Kid-focused magazines or book clubs – Kids love getting mail and little readers enjoy getting new material to read. There are seriously tons and tons of kid-focused magazine subscriptions available, many with a reduced holiday rate. National Geographic Kids, Highlights, Muse, and Sports Illustrated Kids are a few of the most popular, but there are options aimed at whatever your little one is into.  National Geographic even offers a Little Kids version for littles who can’t read well yet. The pictures alone are impressive to look at, even for adults.  gift experiences A Kids Book About series is a newer book club. It’s great for introducing serious topics to children of all ages in a kid-friendly way. It’s one of many amazing book clubs out there though. Literati Kids is another favorite. Unlike A Kids Book About where you just get the next book in the series, Literati curates books for each kid individually.  Finally, if your kids love to read but prefer to do it on a kindle or Chromebook, Epic has a giant library to choose from. You may have even tried Epic out in the Spring when teachers were forced to come up with a virtual curriculum last minute. 
  • Activity kit subscriptions – I won’t lie to you. This gift option will add momentarily to clutter. But the fun and educational components make it worthwhile, I promise. There are a ton of unique STEM and creative activity boxes on the market that will keep your kiddos occupied while expanding their minds with creative play. I really like the many Crate options that KiwiCo has to offer from ages newborn to 16+. No matter your children’s ages, there is a Kiwi Crate for them. Green Kid Crafts is a newer STEM activity subscription that offers nature-based STEM activities. 


Items that will last longer than the day

My girls have gotten into helping me in the kitchen, so I’ve considered trying out Raddish Kids, a culinary subscription box. Even though we have lots of recipes of our own in the house, it’s fun trying out new recipes together. 
  • Dress up clothes – While this is technically stuff, it’s the stuff that encourages imaginative play. My girls love playing dress-up together – and can usually go long periods of time without arguing – so I’m all about giving them the tools they need to go all out with their princess and superhero play. Little Adventures is a super fun site that offers amazing dress-up clothes for both little girls and boys. There is even stuff for adults in case you want to get in on the dress-up play action!
  • Start a tradition – Sometimes, the greatest gift you can give your children is the gift of a family tradition. They may even pass it down to their own children someday. There are many special and unique ways to do this, so think about the important things to your family. 
Our tradition is an ornament. Each year I special order a metal family ornament featuring my girls from Mpix. The girls decorate our upstairs tree with those and then have to search for their baby picture ornament. It’s a simple but tiny event that enhances the spirit of Christmas for my family.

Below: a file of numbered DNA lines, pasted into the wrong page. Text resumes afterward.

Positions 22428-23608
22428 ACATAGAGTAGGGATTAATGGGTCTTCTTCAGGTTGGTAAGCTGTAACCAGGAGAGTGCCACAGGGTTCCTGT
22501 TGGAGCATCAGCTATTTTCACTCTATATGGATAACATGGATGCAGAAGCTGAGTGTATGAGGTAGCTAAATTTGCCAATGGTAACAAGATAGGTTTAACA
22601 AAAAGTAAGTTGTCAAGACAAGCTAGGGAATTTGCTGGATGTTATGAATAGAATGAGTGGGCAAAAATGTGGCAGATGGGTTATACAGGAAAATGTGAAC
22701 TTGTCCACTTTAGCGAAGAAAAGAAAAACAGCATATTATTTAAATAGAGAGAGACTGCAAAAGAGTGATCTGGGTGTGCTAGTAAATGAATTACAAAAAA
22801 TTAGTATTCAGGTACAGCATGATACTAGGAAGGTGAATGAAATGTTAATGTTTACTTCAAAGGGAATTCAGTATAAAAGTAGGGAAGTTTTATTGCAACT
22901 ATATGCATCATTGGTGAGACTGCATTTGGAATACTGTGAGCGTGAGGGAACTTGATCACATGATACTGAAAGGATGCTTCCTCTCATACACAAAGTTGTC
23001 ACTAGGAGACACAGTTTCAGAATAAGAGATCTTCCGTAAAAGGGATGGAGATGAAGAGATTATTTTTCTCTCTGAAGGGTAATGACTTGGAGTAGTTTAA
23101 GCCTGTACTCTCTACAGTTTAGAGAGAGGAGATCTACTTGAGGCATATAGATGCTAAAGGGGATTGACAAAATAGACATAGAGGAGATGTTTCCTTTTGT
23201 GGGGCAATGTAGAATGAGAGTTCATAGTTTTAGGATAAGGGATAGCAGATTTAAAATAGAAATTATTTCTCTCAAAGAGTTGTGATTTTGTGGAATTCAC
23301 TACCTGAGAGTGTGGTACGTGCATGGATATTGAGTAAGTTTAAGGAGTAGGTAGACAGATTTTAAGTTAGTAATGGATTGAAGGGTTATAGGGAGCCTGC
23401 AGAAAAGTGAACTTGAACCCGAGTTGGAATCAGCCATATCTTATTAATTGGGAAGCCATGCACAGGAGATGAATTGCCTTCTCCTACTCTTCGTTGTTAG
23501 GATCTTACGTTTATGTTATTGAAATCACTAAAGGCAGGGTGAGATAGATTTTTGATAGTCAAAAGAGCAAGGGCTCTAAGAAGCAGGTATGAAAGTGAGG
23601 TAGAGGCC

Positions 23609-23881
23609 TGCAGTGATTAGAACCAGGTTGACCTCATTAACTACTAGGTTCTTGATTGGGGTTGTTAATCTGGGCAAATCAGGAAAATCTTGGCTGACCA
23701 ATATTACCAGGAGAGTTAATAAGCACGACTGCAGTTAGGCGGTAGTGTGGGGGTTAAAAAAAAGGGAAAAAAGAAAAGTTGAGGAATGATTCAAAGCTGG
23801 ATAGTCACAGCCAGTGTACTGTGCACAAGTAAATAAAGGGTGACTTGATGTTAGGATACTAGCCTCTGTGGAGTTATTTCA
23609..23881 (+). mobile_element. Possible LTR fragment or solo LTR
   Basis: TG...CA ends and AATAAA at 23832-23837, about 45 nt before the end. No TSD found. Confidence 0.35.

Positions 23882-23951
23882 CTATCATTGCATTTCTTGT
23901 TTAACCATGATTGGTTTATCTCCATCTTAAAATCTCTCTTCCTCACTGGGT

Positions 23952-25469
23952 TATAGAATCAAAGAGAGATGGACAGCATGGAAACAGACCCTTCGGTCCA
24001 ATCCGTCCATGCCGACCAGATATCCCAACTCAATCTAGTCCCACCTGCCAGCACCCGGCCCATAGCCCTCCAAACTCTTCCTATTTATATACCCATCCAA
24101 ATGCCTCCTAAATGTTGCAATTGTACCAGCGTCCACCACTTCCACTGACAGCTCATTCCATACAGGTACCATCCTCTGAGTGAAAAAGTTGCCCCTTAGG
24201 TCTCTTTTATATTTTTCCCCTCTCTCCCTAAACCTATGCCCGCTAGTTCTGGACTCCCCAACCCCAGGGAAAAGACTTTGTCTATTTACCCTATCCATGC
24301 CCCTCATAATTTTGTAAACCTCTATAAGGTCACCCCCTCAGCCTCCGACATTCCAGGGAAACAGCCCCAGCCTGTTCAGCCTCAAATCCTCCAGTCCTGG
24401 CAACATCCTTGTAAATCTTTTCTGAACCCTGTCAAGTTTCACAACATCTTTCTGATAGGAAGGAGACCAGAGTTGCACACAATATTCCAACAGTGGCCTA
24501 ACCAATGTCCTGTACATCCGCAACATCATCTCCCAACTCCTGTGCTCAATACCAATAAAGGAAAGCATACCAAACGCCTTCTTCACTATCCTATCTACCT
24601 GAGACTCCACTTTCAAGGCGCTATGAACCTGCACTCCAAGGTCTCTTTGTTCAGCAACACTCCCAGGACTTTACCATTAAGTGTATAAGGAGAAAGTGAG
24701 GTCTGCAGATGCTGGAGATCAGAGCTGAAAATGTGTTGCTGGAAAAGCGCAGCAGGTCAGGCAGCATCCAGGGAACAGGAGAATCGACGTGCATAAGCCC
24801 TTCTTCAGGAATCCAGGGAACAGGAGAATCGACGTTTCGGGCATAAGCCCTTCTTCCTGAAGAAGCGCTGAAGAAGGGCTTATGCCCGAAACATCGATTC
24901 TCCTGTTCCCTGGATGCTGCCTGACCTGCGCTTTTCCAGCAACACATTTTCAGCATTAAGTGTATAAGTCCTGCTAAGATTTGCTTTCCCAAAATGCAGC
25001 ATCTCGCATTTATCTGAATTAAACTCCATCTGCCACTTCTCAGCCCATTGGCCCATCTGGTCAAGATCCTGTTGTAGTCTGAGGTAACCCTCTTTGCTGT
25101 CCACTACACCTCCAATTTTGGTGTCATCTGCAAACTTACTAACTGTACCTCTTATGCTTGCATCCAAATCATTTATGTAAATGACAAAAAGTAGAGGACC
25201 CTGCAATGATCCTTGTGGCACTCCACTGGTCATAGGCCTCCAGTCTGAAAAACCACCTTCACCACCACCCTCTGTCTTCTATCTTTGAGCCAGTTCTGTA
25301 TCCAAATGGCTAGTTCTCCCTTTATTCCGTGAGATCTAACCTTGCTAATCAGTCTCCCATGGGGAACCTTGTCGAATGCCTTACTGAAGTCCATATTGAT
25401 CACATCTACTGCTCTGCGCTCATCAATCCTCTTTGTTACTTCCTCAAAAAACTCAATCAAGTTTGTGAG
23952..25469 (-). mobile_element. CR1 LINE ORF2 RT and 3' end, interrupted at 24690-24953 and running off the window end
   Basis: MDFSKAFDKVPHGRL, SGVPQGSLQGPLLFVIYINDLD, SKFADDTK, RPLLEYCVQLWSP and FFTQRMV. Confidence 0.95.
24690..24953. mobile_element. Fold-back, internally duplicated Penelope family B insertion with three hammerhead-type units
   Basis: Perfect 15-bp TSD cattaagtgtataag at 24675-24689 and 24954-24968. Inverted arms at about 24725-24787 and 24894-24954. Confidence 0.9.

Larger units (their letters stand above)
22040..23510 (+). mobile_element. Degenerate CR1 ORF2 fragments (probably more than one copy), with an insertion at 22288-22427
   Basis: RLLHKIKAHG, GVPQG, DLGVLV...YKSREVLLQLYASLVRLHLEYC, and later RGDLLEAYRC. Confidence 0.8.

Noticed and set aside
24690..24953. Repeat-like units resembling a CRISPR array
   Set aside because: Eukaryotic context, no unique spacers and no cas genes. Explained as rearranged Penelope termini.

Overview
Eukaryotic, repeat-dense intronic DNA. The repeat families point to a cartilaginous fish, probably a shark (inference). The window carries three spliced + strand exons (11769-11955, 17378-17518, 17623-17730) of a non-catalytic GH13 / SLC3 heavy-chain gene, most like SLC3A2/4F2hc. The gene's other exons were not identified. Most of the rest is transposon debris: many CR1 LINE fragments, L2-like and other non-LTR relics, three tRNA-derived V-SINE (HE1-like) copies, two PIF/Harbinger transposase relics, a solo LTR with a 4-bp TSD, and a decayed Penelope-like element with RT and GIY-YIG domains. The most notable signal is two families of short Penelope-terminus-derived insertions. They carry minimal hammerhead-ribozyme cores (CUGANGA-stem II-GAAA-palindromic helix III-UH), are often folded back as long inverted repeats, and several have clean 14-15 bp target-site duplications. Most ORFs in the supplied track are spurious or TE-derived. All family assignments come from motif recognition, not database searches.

• New winter coat or boots – I don’t even have to say it. Winter gear is expensive AF, especially when there are multiple growing kids in a family. Fortunately, my girls are mostly staying in line for hand-me-downs. Sometimes things get worn out before they can get passed on. 

Invite others to join in

If a grandparent is willing to trade in a fun toy gift for something your kids need, that’s one less thing you have to buy down the road. This is also a chance for your child to get an upgraded coat or even a fashionable one when all you buy are practical coats for warmth. It’s fun for kids, little girls especially, to have a fancier coat for church or other events. 
  • Sports or activity related item – If your kids play sports, you know that certain times of the year are more expensive than others. Sports fees and the gear put a lot of financial stress on a family sometimes, and many kids forget that these activities are a privilege, not a guarantee. If you know your kids are going to need something activity related down the road, throw it on their Christmas list. It’s not exciting, but a year’s worth of piano or dance lessons, volleyball camp fees, new balls, shin guards, and bats will be worth it later in the year. Especially if they get a ball or new pair of shoes a step up from what you would normally buy them. 
  • Craft items that could turn into a lifelong skill – Do you have a child that wants to learn to sew, knit, woodwork, build? Consider buying them a beginner sewing machine, first set of tools, or a starter paint set. It may open a door to a talent they didn’t know they had, and if not, it gives them something to do that isn’t in the form of an electronic. 

Create the magic

Christmas is a time of magic and joy for the whole family. Kids don’t necessarily need all these toys we tell ourselves they deserve this time of year when things are on sale. Resist the urge to buy just to buy.  Fun tip: Half the fun for kids is the act of opening a present. Any of these non-toy gifts can be boxed up in a fun way that will make your child’s Christmas feel extra magical.  If you have other ideas for a fun experience, learning, or creative gift, share it on the Mental VIP page Happy shopping, peeps!